Understanding how struct works

Hello! The following excerpt is from

struct myclass {
bool operator() (int i,int j) { return (i<j);}
} myobject;

My question is: what is myobject going to do? I understand structs are like classes except that structs are public whereas classes are private.

myobject is an old-style functor. Here, since the () operator is overloaded, you can call 'myobject' like it was a function:

bool compare = myobject(3,5);

// here, 'compare' will be true, because 3<5 

std::sort uses this as a mechanism where you can define how objects are to be ordered. It will take 'myobject' as a parameter and will "call it" (really, it will call the () operator) for elements in order to sort them.

std::sort (myvector.begin(), myvector.end(), myobject);  // <- myobject is used as the functor here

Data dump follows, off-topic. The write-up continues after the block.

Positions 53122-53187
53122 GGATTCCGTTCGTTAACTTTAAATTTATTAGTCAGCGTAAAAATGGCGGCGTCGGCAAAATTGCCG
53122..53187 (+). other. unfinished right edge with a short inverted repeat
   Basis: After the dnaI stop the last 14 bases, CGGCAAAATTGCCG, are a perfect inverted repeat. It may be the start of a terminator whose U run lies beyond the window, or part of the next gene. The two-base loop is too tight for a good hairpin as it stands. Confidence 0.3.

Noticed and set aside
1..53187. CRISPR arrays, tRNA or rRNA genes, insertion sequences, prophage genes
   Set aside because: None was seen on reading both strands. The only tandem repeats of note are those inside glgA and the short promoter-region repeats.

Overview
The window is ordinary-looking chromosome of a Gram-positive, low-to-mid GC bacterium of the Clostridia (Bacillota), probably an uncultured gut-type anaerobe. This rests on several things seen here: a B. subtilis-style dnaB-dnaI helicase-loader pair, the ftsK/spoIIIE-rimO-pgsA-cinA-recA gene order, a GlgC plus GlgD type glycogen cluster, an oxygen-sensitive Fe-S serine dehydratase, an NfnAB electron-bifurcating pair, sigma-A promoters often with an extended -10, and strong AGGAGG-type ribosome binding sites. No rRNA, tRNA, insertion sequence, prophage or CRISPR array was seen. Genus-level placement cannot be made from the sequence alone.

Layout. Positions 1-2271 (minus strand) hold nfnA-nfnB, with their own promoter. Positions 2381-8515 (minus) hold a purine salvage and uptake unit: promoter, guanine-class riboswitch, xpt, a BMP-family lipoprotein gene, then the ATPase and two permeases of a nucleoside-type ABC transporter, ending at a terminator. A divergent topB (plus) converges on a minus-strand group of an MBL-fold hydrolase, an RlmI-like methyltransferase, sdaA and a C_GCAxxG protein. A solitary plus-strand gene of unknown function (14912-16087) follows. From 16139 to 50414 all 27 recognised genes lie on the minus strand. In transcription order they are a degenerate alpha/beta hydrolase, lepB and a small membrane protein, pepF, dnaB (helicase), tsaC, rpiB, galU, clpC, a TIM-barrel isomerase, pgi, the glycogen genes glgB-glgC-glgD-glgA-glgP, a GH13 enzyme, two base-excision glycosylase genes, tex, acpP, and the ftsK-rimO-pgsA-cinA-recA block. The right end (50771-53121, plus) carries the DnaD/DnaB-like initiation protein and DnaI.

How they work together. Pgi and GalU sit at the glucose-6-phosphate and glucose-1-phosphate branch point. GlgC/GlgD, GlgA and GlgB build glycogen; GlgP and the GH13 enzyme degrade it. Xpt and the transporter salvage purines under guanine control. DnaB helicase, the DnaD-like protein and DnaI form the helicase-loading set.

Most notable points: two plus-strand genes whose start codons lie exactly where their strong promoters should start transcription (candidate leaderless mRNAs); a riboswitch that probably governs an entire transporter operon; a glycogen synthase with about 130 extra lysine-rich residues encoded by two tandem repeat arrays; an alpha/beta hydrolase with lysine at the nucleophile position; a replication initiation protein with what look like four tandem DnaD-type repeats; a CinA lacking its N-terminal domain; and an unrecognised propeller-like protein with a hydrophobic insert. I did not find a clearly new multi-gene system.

Thank you! I'm writing a Student class with functions that sort student IDs, and I want to keep track of the number of comparisons. So I have

 bool operator < (const Student& s) const {
    return studentID < s.studentID;

When I call the sort algorithm, can I just type

sort (list.begin(), list.end(), <);

? Thanks!
Not quite.

If you don't give a functor, sort will use the < operator by default. So if you are overloading the < operator, it's even simpler:

sort( list.begin(), list.end() );
Topic archived. No new replies allowed.